Smart was also hurt by the fact that there were fewer teams with the kind of financial flexibility to put forth an offer sheet that would make the Celtics strongly consider letting him walk.

But even before Smart hit free agency, Danny Ainge and the entire Celtics organization made it absolutely crystal clear that they wanted him back.

And as the free agency period dragged on, the Celtics - at least in their words - never hedged from that position.

In the end, those words were put into action. 

"Keeping Marcus in a Celtics uniform was a top priority, said Ainge, the Celtics' president of basketball operations. "His intensity is unmatched, and the level of toughness that he brings to the team throughout the course of the entire season is second to none."

Smart acknowledged that the process became a bit frustrating at times.

“I didn’t know where I was going to end up at,” Smart said.

And while that uncertainty was difficult to deal with, Smart actually looks back upon the experience and describes it as “a fun thing.”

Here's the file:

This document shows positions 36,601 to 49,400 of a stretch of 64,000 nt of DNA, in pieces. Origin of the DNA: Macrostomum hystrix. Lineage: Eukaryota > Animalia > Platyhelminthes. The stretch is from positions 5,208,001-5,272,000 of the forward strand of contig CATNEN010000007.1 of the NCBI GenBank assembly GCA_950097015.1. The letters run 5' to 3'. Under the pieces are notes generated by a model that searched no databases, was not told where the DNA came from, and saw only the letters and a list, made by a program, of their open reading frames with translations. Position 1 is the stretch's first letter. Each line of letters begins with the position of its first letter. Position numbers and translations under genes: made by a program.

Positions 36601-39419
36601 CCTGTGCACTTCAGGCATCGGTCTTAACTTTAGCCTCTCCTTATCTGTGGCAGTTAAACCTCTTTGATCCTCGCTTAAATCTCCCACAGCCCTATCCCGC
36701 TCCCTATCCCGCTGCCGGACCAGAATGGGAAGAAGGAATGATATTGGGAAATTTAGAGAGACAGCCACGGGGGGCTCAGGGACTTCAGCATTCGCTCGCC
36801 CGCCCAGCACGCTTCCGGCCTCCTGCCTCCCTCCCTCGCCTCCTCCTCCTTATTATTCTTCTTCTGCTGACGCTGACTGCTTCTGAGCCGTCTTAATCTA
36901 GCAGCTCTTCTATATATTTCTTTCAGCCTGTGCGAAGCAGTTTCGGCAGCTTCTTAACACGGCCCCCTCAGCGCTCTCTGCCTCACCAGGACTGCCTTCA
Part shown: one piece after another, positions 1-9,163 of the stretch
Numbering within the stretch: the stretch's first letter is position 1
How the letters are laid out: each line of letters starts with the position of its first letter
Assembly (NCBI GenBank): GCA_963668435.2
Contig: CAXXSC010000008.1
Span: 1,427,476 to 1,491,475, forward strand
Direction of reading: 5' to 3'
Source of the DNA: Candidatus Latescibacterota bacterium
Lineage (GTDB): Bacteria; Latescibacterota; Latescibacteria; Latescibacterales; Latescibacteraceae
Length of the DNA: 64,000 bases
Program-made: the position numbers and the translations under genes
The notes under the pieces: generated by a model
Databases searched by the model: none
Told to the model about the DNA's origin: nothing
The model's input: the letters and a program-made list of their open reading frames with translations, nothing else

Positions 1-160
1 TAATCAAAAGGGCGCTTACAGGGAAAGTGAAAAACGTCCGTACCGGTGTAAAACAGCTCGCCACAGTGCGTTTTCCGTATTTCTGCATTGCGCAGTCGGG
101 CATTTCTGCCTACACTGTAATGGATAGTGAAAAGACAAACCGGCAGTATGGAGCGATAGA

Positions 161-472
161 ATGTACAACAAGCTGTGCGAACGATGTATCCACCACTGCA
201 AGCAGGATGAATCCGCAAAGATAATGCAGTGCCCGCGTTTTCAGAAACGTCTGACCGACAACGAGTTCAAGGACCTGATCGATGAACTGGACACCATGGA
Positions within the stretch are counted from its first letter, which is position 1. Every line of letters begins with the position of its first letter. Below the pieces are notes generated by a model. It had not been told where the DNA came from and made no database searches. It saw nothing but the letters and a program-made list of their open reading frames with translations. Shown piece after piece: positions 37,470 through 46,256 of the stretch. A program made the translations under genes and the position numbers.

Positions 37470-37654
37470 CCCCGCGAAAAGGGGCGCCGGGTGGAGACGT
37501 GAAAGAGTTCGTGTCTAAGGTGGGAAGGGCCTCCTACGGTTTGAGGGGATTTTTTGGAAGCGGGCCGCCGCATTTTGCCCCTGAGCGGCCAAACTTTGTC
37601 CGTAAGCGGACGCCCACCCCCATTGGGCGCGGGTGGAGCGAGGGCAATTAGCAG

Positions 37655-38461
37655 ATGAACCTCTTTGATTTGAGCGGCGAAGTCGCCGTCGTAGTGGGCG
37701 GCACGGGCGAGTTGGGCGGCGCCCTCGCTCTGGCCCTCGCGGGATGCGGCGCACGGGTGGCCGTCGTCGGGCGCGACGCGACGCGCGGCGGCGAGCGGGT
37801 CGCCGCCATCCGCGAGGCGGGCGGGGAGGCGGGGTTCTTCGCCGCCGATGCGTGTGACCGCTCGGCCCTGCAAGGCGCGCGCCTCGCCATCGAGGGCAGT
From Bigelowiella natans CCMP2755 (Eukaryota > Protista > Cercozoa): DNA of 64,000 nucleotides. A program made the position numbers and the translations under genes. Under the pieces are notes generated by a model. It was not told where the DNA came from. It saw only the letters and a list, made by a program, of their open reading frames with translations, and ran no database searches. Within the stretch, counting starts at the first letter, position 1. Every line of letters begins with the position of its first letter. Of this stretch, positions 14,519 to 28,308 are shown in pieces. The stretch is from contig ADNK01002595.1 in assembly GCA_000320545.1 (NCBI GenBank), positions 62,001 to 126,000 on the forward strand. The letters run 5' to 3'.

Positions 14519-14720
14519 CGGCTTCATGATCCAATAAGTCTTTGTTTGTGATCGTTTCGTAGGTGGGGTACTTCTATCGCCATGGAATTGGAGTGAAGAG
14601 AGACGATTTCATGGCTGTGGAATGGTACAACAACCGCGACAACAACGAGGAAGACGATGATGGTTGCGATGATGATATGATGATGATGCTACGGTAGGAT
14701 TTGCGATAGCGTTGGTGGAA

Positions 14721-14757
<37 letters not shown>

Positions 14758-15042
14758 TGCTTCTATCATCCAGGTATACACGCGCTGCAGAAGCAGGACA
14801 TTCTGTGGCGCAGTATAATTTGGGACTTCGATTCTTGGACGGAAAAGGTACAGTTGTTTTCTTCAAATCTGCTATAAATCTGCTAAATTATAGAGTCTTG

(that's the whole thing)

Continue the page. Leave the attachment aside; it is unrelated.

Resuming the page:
“As frustrating as it is,” Smart added, “not many people in the world can say that they’re in talks to play for an NBA team, to make a dream become a reality. Being able to do things they never imagined they would be able to do. This whole time, even with everything going on, me not knowing where I could end up, it was still fun, exciting for me.”

And those fun, exciting times will continue for the longest-tenured member of the Celtics.

“Boston loves me, I love Boston. Boston wants me to be here, I want to be here,” Smart said. “I am here so, we made it work.”

NBC SPORTS BOSTON SCHEDULE

NBC Sports Boston Breakfast Pod: Marcus Smart is back, but is he worth the money?

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NBC Sports Boston Breakfast Pod: Marcus Smart is back, but is he worth the money?

1:32 - Marcus Smart is back! Michael Holley, Tom Giles and Danielle Trotta discuss the 4-year, $52 million deal the guard signed with the Celtics on Thursday and debate whether or not he’s worth the money.

7:36 - According to Greg Bedard of the Boston Sports Journal, the issues between Bill Belichick and Tom Brady haven’t been resolved, but then we have Danny Amendola on Barstool’s “Comeback Szn Podcast” disputing this. Phil Perry, Tom Giles and Michael Holley try to make some sense of it all.

12:49 - After J.D. Martinez said that this Red Sox team is like a family, it has Tom Giles and Danielle Trotta wondering if the club has an identity and what that might be.

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NBC SPORTS BOSTON SCHEDULE